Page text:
“Our hope and expectation is increased student performance,” said Nick Sheltrown, NHA’s vice president of analytics and accountability. “We think with additional resources and program changes, we expect to see student learning increase and test scores move up.”

Willow Charter is one of three charter schools that opened in Lafayette Parish in 2014. The other two are operated by Charter Schools USA and have seen improvement.

Acadiana Renaissance Charter Academy in Youngsville rose from a “B” to an “A” this year. Lafayette Renaissance Charter Academy, on Pont des Mouton Road in north Lafayette Parish, improved from a “D” to a “C.”

The efforts to improve Willow Charter appear to be driven by NHA, with minimal involvement from the Louisiana Department of Education or the state’s Board of Elementary and Secondary Education, which authorized the school’s opening.

The Daily Advertiser submitted several questions to LDOE about Willow Charter, including if the state is working with the operator to improve and officials’ feelings on NHA’s Louisiana operations, which include schools in Baton Rouge and Baker.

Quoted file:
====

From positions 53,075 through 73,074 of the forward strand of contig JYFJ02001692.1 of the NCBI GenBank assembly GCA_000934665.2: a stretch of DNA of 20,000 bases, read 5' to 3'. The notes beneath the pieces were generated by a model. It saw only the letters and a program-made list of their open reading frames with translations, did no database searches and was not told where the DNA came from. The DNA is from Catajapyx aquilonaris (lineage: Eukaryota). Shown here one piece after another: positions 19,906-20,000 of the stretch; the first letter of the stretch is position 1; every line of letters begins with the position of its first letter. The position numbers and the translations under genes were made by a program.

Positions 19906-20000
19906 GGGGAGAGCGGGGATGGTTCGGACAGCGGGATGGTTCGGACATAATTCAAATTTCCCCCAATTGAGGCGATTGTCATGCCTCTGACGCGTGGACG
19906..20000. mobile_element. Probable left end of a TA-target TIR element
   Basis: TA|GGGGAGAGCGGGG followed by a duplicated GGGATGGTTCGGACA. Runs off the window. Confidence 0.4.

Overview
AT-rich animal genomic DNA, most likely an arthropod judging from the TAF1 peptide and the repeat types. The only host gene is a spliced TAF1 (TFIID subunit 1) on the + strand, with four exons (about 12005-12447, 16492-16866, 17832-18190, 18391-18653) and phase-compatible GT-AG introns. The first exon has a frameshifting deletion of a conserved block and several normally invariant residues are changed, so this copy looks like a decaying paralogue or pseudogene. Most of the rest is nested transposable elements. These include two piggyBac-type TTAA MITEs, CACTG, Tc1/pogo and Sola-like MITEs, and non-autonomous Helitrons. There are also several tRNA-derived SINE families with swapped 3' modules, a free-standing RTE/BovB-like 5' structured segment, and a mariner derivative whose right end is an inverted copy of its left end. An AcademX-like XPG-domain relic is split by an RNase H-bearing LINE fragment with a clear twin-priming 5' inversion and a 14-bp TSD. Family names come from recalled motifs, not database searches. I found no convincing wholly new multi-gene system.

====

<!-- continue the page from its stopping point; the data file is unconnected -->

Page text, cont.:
In response, LDOE spokesperson Bridget Devlin said the department hopes to see improvement from all schools that received “F” grades this year.

“The advantage of the charter model is that every school is on a contract and charter boards of schools rated ‘F’ at the conclusion of the contract term lose their contract and ability to operate the school,” Devlin said via email. “The school (Willow Charter) opened in 2014, so the Board of Elementary and Secondary Education will determine whether to award the extension in the fall of 2017.”

In general, charter schools are operated by a large organization, such as NHA, but managed by a local board. The operator and board make decisions about academics, staffing and other aspects of the school. The school’s authorizer — in this case, BESE — establishes certain academic and organizational standards the school must meet. If that doesn’t happen, the authorizer can opt not to renew the contract, possibly leading to the school’s closure.